Theology of an Easter Tree

You may wonder at the words above belonging together. In my experience ‘Easter Tree’ alone tends to be met with blank looks, never mind a theology thereof.

I grew up with the tradition of an Easter tree because my parents discovered it in Switzerland when visiting my uncle who was working there at the time, before I was born.

It’s basically a vase of spring twigs, decorated with wooden eggs, chicks and other Easter decorations. I put mine together on Tuesday upon returning to Chichester after the Easter weekend:

I’m not aware of the origins of this tradition, or whether there is any particular theology behind it, though I daresay the world wide web offers a few possible answers. As with its cousin the Christmas tree, this may be more a secular than a religious tradition, but similarly, there is plenty of potential to read theological meaning into it — most obviously that the spring twigs unfurling and the eggs hung upon it resonate with the Easter promise of new life.

I feel this more strongly still with my tree this year. On my ramble around Chichester in search of suitable twigs (not the easiest task with Easter being so early this year), I came upon a bough of a willow tree blown down in Storm Katie over the Easter weekend. I would never have got away with using the unruly willow branches at the family home (Mum thinks tulips are messy) but rescuing a few twigs for my Easter tree seemed to resonate with the Easter narrative (at least temporarily). New life from death!




Spring foraging

About this time last year I wrote a post about wild garlic pesto, a wonderful and cheap way to liven up pasta. I’ve just made three jars for this year from a patch of ramsons I came across whilst on holiday in Anglesey – it made for a nice finale to the trip to go for a short stroll on the final morning to pick the leaves and to make up the pesto when I got home. Now to let the flavours mature a bit before sampling the result!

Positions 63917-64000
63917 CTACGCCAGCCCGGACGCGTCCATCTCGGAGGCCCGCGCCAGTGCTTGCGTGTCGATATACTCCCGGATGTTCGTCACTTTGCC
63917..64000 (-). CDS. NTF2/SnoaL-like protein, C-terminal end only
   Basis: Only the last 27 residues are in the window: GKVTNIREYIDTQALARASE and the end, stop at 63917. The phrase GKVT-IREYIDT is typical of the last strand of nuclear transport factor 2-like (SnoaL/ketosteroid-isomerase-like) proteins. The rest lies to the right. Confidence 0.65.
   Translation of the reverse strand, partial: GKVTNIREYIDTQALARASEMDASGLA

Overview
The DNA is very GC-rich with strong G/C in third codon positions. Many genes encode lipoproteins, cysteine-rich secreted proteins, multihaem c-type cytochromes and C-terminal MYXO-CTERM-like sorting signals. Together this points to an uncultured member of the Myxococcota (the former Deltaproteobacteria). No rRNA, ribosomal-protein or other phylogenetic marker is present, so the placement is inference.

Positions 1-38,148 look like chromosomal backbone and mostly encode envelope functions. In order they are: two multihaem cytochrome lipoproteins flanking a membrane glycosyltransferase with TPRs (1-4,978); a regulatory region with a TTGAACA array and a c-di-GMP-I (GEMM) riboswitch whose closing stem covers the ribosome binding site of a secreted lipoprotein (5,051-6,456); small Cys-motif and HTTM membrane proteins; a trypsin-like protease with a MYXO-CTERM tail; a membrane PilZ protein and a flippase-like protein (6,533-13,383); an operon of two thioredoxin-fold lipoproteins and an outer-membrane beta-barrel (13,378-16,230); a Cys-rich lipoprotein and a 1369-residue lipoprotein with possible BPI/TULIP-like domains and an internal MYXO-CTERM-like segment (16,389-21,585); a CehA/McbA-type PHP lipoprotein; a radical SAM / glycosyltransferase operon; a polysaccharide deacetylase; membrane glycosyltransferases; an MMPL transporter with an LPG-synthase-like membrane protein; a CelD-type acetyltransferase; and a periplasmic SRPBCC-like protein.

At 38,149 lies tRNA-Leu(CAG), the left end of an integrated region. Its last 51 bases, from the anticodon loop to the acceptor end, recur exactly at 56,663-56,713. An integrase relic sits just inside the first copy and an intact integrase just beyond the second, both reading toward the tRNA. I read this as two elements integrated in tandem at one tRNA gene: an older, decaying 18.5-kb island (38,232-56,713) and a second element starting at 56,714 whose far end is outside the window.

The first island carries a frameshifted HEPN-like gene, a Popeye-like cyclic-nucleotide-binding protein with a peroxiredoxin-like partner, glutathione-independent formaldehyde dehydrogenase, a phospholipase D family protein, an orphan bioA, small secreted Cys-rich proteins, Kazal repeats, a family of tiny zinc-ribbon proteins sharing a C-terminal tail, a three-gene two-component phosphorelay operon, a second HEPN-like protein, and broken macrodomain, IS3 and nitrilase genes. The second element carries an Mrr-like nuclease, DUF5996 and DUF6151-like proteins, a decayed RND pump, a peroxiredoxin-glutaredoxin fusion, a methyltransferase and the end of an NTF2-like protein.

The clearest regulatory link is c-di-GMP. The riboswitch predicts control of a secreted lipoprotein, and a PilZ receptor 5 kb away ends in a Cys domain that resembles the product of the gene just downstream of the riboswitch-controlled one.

Meanwhile, the general busyness of life has got in the way of my writing a post about another foraged delicacy which I made for Easter Sunday — nettle soup. I used the River Cottage’s recipe as the basis for my soup, adding a bit of celery to make up for not having a great vegetable stock and just the tiniest amount of chilli powder and nutmeg for seasoning.

Before I made the soup my mum chided that it was going to be like Stone Soup. This was a reference to a story we had as children in I think a ladybird book. In any case, as my memory goes, it’s about a vagrant who meets an old lady in the countryside and offers her to cook her his magic ‘stone soup’ if she gives him a place to sleep for the night. All he needs, he says, is a pan of water and his stone. She agrees, and they go back to her house. He begins to prepare the soup with the stone and the water, then says ‘of course, it would be better if we had a little onion’ and the woman brings him some onion. Then he says ‘it’s even better with some bacon’, and so on. In this way, he tricks the woman into producing all manner of ingredients for his ‘stone soup’. So, Mum was suggesting that the soup would only taste of the other ingredients; she agreed upon tasting it that this was unfair on the nettles. Not only do they produce the most marvellous green colour (see picture), they do have a subtle and quite distinctive flavour.

The River Cottage recipe tells you to top the soup with creme fraiche, olive oil and Tabasco. ‘So that people think they’re being stung!’ said Dad. Hugh Fearnley-Whittingstall doesn’t say as much but it is indeed like getting a little sting when you hit a drop of Tabasco in a spoonful of soup, making the hot pepper sauce a fun as well tasty and pretty addition.

It’s a pretty labour-intensive soup to make — you have to go out armed with rubber gloves, reach beyond the dog pee risk zone in the nettle patch and then wash the nettle tops carefully — but it’s certainly worth making once in a while.